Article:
Essay on Was the American Civil Wars Inevitable?

Published: 2021/11/24
Number of words: 789

Western expansion directly resulted in a series of impossible compromises in the 1850s leading the United States toward the Civil War. Was the Civil War inevitable?

The civil war was a result of high tensions between the South and North. Both had different ideologies however the Northern people were determined to end slavery in the South as a majority of the people saw the violation of human rights. President Lincoln’s ascension to power was the nail in the coffin since he opposed the secession of southern states and was determined to reunite the states. conflicts arose as both sides had dissimilarities about state administration, slavery, and social development. However, the economic and industrial revolution kickstarted the unrest, and eventually, the wars were inevitable.

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It’s no secret plantations in the southern states were the backbone of the economy and the Northern push to abolish slavery would threaten the majority of Southern households. A household was powerful as the number of slaves they owned, having many slaves would earn one a status symbol in the community as it represented wealth. Slaves working in plantations enabled the southern region to export more than 75 percent of crops proving their necessity for the owners. Since the southern region had little or no industrial efforts, without slaves their economy would face an immediate slump and this is the reason they pushed for secession because not everyone was on board with their slavery ideology. On the other hand, the Northerners had a different way of life as they were inclined to the industrial revolution and were advocates of free labor. Their priorities had aligned with independence, equality, and liberty and had cultivated a culture where the society worked together to accomplish goals. Groups advocating for equality were formed and one Elizabeth Cady led reformers in New York against women’s cruelty and fairness in employment opportunities.[1] (Brinkley, 2016,331)

Failure of compromises also sparked unrest between the Northerners and Southerners. In particular, the Crittenden compromise aimed at establishing the Missouri Compromise line and pushing it westward towards the Pacific. The proposal stated that “slavery would be prohibited north of the line and permitted south of it.”[2] (Brinkley 2016,323). The southerners gladly accepted the compromise, however, this would have meant the republicans had to abandon their stance on abolition of slavery so therefore had to reject the compromise. Many political enthusiasts believe the failure of democrats and republicans to agree on the compromise fuelled the civil war.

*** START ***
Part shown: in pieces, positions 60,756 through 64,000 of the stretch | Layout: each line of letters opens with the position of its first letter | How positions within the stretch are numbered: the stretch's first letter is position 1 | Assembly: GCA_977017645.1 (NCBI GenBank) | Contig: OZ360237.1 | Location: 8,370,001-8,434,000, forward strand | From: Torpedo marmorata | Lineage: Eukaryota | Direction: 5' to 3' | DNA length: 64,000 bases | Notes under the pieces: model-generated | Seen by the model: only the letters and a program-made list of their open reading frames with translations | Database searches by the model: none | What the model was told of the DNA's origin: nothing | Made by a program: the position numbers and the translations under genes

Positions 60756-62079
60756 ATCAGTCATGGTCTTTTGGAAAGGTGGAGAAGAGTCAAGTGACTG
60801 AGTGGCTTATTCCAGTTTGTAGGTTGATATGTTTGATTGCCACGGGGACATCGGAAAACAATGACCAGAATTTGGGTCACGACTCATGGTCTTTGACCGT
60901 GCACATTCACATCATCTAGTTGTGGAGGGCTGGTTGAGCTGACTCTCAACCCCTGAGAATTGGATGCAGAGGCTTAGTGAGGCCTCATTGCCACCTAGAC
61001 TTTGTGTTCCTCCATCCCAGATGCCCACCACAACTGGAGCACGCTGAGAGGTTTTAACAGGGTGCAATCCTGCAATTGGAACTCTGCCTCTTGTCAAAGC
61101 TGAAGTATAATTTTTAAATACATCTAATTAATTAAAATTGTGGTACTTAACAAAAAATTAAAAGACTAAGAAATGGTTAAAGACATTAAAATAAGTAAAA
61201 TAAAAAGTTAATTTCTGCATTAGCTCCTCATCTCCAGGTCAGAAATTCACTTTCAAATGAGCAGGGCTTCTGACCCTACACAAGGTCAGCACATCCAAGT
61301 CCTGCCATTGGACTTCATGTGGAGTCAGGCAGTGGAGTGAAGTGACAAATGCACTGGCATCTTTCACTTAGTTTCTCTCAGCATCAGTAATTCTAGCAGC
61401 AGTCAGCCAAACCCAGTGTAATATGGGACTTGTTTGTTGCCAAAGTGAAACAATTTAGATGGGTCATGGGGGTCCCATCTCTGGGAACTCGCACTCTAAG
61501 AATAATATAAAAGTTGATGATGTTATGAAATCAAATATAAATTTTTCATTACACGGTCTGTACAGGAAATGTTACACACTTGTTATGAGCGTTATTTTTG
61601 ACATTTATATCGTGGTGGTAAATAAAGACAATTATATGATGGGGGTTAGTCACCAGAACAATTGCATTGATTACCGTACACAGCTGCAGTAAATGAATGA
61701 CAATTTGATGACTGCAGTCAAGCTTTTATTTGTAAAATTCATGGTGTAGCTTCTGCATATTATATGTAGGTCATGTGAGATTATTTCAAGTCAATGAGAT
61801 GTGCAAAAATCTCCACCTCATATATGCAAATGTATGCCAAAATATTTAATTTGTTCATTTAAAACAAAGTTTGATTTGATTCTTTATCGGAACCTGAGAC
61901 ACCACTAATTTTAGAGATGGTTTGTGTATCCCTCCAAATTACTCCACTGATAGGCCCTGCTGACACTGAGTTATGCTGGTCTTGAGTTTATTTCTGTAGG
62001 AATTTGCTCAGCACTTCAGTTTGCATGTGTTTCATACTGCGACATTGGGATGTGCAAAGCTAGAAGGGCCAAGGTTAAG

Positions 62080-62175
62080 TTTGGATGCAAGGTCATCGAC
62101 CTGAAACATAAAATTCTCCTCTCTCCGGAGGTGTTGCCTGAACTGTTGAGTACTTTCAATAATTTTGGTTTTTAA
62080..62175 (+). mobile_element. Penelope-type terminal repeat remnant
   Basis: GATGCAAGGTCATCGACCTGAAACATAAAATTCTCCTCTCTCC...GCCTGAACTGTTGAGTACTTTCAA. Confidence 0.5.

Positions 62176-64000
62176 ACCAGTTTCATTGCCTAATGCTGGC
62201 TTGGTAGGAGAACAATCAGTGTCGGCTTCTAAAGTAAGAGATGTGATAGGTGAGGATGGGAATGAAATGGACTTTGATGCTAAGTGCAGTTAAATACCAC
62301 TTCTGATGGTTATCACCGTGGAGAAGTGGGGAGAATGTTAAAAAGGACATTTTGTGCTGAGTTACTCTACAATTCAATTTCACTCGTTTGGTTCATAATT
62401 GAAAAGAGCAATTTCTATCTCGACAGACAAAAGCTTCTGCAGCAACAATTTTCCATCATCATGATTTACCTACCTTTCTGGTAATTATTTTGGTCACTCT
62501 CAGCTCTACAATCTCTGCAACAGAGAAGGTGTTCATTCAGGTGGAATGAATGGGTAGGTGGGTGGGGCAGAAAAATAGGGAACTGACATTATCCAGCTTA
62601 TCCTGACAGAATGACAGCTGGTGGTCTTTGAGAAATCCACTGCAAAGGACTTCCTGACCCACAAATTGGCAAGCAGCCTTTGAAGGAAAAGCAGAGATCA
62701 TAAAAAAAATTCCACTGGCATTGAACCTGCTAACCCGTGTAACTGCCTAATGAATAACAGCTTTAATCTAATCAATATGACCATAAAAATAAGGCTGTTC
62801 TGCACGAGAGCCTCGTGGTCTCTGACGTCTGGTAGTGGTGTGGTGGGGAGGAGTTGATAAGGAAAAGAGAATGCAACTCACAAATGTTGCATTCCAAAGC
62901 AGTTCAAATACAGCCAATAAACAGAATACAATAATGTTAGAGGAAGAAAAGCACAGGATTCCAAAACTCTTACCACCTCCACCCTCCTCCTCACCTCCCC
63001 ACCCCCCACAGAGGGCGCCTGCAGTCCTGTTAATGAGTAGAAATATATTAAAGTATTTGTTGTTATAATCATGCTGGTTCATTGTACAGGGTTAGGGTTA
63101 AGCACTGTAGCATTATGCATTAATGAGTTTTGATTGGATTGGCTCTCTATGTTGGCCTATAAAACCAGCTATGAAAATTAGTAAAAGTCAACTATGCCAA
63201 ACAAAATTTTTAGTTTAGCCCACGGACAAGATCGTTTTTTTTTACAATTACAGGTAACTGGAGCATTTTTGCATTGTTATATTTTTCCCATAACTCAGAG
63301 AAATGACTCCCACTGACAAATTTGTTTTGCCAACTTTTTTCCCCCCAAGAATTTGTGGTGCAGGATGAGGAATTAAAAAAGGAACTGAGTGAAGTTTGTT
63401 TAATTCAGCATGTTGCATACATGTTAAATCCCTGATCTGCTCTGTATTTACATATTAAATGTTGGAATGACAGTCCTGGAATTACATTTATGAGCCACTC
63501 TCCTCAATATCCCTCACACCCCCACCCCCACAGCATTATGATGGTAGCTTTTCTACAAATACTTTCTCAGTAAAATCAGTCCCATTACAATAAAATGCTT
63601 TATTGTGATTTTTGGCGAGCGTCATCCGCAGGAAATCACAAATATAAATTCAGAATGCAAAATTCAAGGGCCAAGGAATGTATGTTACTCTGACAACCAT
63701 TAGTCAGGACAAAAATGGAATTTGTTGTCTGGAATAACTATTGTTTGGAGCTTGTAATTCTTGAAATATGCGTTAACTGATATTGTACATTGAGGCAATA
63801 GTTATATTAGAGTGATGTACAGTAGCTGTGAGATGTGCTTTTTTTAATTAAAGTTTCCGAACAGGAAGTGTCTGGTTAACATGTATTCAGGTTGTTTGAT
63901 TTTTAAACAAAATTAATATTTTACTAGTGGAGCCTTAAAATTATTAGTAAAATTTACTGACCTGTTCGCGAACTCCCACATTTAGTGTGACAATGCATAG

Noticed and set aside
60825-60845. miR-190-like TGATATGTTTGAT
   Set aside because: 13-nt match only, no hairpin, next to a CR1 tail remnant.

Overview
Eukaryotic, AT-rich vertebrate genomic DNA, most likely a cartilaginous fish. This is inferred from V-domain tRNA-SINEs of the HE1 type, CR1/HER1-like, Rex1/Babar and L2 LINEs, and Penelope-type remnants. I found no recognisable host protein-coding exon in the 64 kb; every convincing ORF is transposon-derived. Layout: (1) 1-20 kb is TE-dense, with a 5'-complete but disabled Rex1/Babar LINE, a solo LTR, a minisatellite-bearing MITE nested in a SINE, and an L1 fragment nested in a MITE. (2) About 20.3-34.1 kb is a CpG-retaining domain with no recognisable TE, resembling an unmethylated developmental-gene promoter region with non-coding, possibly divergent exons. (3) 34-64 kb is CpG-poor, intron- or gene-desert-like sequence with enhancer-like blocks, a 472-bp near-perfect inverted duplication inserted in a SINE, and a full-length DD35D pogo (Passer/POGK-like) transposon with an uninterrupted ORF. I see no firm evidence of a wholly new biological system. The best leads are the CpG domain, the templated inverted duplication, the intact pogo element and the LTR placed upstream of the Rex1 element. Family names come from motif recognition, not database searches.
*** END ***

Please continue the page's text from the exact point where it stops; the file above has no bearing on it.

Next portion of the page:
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When Abraham Lincoln was elected in office his stance on slavery was national and his administration sought equality which southern regions did not take lightly. Lincoln being part of the republican party meant his ideals did not support slavery which facilitated 11 southern states to secede and form their government, “the Confederation States of America”. This instigated immediate actions from the union as they declared the secession of the southern states as illegal which resulted in the American civil war.

Years leading to the Civil war several activists published books that explored the intricates of Slavery and Harriet Beecher Stowe’s fictional book gave people insights into the horrors of slavery. Southern states called out some of the authors accusing their publications of slanderous and a stain to the southern name. these publications opened the northerners’ eyes to the torture of slaves which led to a call for action. The story of Henrietta Wood was a depiction of the inhumane conditions slaves were put through. She was born in Kentucky and enslaved by a man named Tousey and eventually she managed to get to the North where she was declared free but she was kidnapped in 1853 and sold back to Kentucky and re enslaved. Freedom was uncertain back then even after one was free they would be recaptured and the cycle continued. “Later as she was looking back upon her eventful life, she would even describe her few years in antebellum Ohio as a “Sweet taste of Liberty” as freedom could only be sampled in sips” [3] (McDaniel 2019,14)


McDaniel, W. C. (2019). Sweet Taste of Liberty: A True Story of Slavery and Restitution in America. Oxford University Press.

Brinkley, Alan, John Michael Giggie, and Andrew Huebner. The unfinished nation: A concise history of the American people. McGraw-Hill, 2016

[1] Alan Brinkley Unfinished Nation A concise History of the American People (2016, p.331)

[2]Alan Brinkley Unfinished Nation A Concise History of the American people (2016, p. 323)

[3] Caleb McDaniel Sweet Taste Of Liberty (2019, p.14)

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